It’s that not unusual for a late payment to happen during the course of your life – in fact, you might not even think it’s a big deal. But while a creditor won’t show up at your door simply because your payment is late, it can have a bigger effect than you may realise.
Usually when you set up an account with a company – for a service or for credit – you have to make monthly payments on a set date. If the amount you need to pay arrives after the agreed date or, in some cases, after the grace period has passed, it’ll be deemed late.
There can be many reasons for making a late payment; from simply forgetting to more serious reasons, such as financial difficulties.
While you may not worry too much about a missed payment, especially if you’ve paid it as soon as you’ve realised, it will have an effect on your credit score.
Your credit report is there to show how well you have managed your finances and how reliable you are at paying back credit. While the odd late payment, particularly if the rest of your accounts are in good standing, may not impact your score too much, do it too often and it can have a negative effect.
The higher the frequency and severity of late payments, the larger an impact it will have on your score. And, late payments do remain on your report for up to six years.
Your credit report is important to lenders when they need to make a decision on your application for a car loan. So if your late payments have affected your credit score, it’s likely that it could affect your chances of being approved or accessing the best interest rates too.
However, every lender is different and has their own set of eligibility criteria. Some may take evidence of late payments more seriously, as it could indicate you’re not managing your finances well.
How recent the late payments are will also affect how negatively the lender views them. If you’ve missed many payments in the last three months, it’ll look worse than if the late payments were from four years ago.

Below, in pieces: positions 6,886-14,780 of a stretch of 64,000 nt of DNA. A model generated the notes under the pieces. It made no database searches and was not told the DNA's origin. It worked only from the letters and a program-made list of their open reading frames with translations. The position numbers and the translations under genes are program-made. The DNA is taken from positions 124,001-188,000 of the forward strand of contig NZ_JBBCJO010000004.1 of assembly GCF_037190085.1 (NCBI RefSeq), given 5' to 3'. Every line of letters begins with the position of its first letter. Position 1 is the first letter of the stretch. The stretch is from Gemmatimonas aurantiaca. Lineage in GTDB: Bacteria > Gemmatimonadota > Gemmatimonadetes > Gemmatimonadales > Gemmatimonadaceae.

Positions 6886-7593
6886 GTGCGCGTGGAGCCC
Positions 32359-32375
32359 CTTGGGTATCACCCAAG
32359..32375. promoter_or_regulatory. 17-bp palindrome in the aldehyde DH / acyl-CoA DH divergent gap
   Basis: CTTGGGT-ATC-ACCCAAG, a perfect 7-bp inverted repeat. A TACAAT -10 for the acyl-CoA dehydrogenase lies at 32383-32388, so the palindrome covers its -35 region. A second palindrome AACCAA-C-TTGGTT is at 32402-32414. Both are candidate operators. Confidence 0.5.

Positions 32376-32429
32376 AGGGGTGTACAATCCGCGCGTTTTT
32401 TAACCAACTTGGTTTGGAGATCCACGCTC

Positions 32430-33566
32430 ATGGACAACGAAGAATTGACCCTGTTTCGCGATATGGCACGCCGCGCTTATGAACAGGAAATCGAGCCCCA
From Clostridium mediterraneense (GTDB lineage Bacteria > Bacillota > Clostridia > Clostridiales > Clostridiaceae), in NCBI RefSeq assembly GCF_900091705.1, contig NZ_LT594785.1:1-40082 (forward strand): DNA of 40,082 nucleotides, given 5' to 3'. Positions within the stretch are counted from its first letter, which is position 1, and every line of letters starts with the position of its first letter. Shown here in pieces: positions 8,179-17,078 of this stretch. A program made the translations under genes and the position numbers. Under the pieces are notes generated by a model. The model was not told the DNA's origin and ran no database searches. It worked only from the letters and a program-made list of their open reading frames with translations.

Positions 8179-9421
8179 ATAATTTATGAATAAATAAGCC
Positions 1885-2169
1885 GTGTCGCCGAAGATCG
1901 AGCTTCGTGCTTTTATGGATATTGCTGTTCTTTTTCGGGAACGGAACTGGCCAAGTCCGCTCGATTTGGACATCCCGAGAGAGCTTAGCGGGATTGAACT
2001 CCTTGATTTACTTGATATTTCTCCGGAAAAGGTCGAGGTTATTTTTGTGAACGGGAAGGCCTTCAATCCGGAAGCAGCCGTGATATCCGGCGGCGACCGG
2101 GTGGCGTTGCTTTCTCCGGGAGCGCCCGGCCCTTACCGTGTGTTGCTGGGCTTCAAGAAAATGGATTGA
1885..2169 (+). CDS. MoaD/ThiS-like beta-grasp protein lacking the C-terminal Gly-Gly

When it comes to car finance, it’s always better to have a good credit score, so if a late payment has taken your score down – even a little – it’s worth spending some time trying to improve it, as it could take you under what the lender deems acceptable for a score.
A late payment can be noted on your credit report as soon as the day after the payment was missed. After that, late payments stay on your credit report for six years or, if you’ve closed the account, six years following that.
The impact of late payments on your credit score, though, will lessen over time if you continue to make payments on time and keep all of your other accounts in good standing.
Late payments can happen for a variety of reasons, but if you feel if it was due to a circumstance beyond your control, such as redundancy or another payment being taken out of your account before it should have been, you can ask the company to add a notice of correction to your credit report.
If you think a late payment has been noted in error, get in touch with a credit reference agency who will then investigate it and remove it if it’s wrong. In the UK, these are Experian, Equifax and TransUnion.
If it hasn’t been made in error, there are other steps you can take, though, to boost your score and balance out the missed payment.
You should deal with a late payment as soon as possible. If you can pay it, do so along with any interest or fees that have been added. If it’s inescapable, and you know you it will be late, contact the company straight away and see if they can help arrange a temporary solution.
If you can’t pay, it’s important not to ignore the problem. One late payment may not make too much of a dent in your credit score, but if the account is not brought up to date, it can lead to arrears or even a default, which could have a severe impact on your credit score.
Of course, sometimes it’s simply unavoidable for one reason or another, but a late payment on your credit report isn’t the end of the world. There are steps you can take to boost your credit score and get back on track.
Find out how to improve your credit score here:
Once a late payment has been made, it’s important to keep on top of payments going forward to ensure you don’t damage your credit score any further.
It’s a good idea to automate payments or schedule reminders for when they’re due.
Find out how long the payments take to reach your lender too, as some will take longer than a day. If you’ve missed a payment due to stretched finances, if possible, start to save a little money for a bit of breathing room in your budget.
Life can be unpredictable and we understand that sometimes finances aren’t all smooth running. If you’re worried that late payments in the past could have impacted your credit score, check your report and see what can be done.
Poor credit doesn’t mean that you won’t find the right car finance deal for you and we can help. We specialise in helping those with lower credit scores to secure finance and get on the road. Using our free soft credit search tool, you can find out if you’re eligible.
If you need to discuss your situation further or need some advice on getting the right new, nearly new or used car on finance, contact our team and we’ll be happy to help.
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|Loan Amount||Total Cost of Credit||Representative APR||60 Monthly Payments||Deposit Amount||Loan Term||Total Amount Payable|
|£7,500||£3831||19.1% APR||£188.85||£0||60 Months||£11,331|
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